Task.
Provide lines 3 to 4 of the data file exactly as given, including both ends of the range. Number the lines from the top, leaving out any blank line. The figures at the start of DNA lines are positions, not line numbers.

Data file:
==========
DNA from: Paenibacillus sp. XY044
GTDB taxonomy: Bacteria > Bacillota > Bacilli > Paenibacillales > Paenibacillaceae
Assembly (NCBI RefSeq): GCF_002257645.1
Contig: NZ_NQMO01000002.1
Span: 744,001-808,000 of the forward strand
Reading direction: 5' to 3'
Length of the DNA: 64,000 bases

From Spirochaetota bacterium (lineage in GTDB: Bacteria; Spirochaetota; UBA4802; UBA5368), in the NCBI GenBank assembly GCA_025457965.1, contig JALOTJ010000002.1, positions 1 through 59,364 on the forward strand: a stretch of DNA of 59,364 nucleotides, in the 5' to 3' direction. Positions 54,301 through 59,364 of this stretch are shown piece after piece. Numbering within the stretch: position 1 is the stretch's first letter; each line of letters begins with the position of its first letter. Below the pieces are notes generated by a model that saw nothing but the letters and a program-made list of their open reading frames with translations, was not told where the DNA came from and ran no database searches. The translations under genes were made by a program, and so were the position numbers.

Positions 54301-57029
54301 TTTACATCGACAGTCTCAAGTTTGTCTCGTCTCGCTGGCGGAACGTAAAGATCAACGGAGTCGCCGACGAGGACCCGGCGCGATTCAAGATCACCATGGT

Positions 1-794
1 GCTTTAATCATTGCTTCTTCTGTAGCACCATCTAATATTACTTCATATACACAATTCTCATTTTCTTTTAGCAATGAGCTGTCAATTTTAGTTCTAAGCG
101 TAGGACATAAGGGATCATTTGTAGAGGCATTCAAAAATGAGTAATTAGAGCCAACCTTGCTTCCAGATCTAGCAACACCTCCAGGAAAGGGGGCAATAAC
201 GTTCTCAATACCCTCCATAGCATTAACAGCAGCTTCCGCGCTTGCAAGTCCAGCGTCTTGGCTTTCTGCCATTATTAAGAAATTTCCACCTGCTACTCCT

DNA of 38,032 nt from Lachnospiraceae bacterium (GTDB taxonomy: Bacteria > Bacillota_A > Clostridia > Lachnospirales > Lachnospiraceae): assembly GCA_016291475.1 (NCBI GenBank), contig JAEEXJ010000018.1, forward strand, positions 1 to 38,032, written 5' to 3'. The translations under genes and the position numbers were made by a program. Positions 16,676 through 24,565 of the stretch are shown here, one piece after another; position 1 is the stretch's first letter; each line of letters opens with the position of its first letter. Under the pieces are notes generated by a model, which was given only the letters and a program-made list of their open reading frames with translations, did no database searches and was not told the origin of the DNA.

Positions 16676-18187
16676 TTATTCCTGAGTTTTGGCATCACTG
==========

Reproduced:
Assembly (NCBI RefSeq): GCF_002257645.1
Contig: NZ_NQMO01000002.1